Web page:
I'm in a service industry and the first time I read Briffault's Law I thought "Holy shit, this applies to clients!". Here's how it reads when you substitute clients in the place of women:

BRIFFAULT’S LAW: (business edition)

The client, not the vendor, determines all the conditions of the business relationship. Where the client can derive no benefit from association with the vendor, no such association takes place.


  • Past benefit provided by the vendor does not provide for continued or future association.
  • Any agreement where the vendor provides a current benefit in return for a promise of future association is null and void as soon as the vendor has provided the benefit (see corollary 1)
  • A promise of future benefit has limited influence on current/future association, with the influence inversely proportionate to the length of time until the benefit will be given and directly proportionate to the degree to which the client trusts the vendor (which is not bloody likely).

Edit: grammar

[–]halfback910 48 points49 points  (2 children)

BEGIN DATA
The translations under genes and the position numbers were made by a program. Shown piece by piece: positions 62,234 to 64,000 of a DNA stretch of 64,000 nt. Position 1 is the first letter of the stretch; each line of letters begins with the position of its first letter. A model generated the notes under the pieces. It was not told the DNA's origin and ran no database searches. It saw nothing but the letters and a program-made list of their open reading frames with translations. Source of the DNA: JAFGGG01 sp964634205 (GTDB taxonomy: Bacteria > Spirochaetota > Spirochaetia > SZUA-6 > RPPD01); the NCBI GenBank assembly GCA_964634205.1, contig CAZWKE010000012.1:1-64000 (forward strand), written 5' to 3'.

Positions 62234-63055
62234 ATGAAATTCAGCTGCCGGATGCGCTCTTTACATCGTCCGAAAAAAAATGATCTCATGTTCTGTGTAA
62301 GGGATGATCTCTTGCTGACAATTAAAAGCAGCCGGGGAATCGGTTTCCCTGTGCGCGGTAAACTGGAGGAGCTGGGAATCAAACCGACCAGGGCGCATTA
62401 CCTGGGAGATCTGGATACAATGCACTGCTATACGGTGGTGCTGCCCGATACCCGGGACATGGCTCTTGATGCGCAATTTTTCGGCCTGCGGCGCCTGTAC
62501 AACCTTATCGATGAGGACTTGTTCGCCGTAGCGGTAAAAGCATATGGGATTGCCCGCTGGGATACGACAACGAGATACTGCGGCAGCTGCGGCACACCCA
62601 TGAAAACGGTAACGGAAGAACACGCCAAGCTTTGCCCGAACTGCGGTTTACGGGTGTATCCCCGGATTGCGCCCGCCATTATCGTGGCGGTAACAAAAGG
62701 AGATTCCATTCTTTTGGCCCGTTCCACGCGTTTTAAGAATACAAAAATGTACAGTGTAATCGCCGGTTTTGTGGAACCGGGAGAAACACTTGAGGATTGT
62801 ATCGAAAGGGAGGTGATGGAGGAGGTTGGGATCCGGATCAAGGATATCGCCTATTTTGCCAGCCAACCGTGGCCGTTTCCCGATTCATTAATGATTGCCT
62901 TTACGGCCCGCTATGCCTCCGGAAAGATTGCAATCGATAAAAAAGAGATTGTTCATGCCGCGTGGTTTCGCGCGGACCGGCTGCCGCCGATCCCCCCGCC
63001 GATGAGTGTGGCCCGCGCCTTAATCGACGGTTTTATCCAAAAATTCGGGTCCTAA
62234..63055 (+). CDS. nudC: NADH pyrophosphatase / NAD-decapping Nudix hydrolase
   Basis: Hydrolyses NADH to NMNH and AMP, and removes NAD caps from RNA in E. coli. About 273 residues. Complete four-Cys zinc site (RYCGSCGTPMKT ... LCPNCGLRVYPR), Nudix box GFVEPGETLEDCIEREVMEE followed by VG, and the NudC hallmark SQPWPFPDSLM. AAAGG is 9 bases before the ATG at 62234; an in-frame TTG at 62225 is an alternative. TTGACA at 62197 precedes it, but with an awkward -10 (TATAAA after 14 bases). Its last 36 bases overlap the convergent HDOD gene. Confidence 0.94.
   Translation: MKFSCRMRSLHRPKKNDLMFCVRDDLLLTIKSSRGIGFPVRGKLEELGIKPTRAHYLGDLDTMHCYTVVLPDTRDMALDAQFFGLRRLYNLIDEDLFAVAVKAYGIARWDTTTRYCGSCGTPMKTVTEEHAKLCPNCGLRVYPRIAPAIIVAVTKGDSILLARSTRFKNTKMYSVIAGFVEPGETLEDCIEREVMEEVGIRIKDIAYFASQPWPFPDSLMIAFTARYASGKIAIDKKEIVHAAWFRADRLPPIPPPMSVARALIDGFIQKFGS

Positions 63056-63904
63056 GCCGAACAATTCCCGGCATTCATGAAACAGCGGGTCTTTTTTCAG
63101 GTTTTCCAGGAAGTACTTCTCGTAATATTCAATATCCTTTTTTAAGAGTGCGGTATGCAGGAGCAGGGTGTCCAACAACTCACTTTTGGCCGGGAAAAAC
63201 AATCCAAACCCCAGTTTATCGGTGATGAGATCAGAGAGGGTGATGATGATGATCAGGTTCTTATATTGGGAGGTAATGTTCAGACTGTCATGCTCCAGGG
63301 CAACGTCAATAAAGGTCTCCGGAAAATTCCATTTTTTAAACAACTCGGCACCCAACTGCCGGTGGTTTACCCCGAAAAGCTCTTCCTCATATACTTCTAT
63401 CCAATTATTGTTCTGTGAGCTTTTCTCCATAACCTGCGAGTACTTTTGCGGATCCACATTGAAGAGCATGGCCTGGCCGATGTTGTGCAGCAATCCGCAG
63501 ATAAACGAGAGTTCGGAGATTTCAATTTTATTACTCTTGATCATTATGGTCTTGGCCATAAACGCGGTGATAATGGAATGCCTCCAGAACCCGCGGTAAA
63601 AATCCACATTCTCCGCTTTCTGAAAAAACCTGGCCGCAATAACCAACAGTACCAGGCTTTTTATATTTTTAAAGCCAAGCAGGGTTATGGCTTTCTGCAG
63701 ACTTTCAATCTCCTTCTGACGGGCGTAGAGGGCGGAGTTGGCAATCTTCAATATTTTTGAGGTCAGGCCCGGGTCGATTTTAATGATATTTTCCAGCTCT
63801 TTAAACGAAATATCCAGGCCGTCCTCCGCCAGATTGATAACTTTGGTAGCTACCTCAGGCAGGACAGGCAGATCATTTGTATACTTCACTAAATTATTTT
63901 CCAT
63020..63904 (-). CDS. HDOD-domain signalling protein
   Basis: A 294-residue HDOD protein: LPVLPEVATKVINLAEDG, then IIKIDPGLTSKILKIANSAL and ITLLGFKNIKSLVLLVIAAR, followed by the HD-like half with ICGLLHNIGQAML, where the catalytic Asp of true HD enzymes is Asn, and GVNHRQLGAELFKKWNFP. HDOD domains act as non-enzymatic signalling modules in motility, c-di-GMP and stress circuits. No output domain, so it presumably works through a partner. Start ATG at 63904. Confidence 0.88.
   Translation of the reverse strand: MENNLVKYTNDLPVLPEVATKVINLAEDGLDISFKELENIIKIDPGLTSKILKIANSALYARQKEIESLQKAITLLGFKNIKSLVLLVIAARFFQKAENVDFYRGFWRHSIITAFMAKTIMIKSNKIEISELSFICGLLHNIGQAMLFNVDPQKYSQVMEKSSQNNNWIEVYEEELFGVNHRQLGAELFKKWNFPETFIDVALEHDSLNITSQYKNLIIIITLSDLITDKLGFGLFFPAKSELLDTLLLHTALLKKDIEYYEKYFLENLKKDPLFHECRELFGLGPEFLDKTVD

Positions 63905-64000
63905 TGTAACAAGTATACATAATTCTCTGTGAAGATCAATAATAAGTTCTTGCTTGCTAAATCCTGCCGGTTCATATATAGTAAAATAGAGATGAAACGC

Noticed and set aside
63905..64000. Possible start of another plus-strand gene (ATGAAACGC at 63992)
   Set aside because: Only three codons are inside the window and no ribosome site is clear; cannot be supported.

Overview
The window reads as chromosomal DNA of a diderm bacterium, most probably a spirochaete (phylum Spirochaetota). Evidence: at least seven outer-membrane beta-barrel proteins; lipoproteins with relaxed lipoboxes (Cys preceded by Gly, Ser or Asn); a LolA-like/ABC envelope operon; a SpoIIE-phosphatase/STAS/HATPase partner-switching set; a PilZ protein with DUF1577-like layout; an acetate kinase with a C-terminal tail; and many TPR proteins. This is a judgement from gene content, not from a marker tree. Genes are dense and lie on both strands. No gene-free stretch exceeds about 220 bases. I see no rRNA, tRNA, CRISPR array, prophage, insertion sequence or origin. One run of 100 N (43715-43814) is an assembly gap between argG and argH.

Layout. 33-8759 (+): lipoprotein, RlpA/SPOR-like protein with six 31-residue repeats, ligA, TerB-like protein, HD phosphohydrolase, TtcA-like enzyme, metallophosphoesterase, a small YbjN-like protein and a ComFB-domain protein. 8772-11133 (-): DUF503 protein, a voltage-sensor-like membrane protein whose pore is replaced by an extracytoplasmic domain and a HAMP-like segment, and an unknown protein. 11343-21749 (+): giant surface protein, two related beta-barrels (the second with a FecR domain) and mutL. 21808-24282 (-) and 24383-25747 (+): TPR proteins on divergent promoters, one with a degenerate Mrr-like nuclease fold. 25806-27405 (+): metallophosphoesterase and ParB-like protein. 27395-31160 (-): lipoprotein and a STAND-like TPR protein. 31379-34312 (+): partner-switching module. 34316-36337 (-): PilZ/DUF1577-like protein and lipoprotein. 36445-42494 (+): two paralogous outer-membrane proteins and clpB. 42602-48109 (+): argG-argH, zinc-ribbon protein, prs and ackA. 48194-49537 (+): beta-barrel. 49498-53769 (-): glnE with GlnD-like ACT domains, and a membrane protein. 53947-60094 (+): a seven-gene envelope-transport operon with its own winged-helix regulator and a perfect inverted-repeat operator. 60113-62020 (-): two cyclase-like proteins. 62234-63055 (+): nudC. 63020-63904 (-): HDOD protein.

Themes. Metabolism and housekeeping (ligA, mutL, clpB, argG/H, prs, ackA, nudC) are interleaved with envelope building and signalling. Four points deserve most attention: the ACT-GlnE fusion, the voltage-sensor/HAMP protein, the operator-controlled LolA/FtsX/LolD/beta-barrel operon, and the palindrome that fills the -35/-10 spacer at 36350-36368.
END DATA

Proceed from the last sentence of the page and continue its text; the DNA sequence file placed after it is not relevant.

I do purchasing/negotiation for a living. You're absolutely right about clients behaving like women. In all purchasing/negotiation decisions the buyer is hypergamous and the seller is polygamous. It makes sense, right?

As the purchaser, I don't want ALL vendors. I just want the BEST vendor. All other vendors can go to Hell. It doesn't matter if you had the best price for three years. The second you don't have the best price, I want to ditch you. That's just being good at my job.

As the seller, you want as many customers as you can get! Sure, you'll sell to the customer where you make a 20% margin. But you'll also sell to the customer where you make a 19% margin, a 10% margin, a 9% margin, a 3% margin, and so on.

The client, not the vendor, determines all the conditions of the business relationship. Where the client can derive no benefit from association with the vendor, no such association takes place.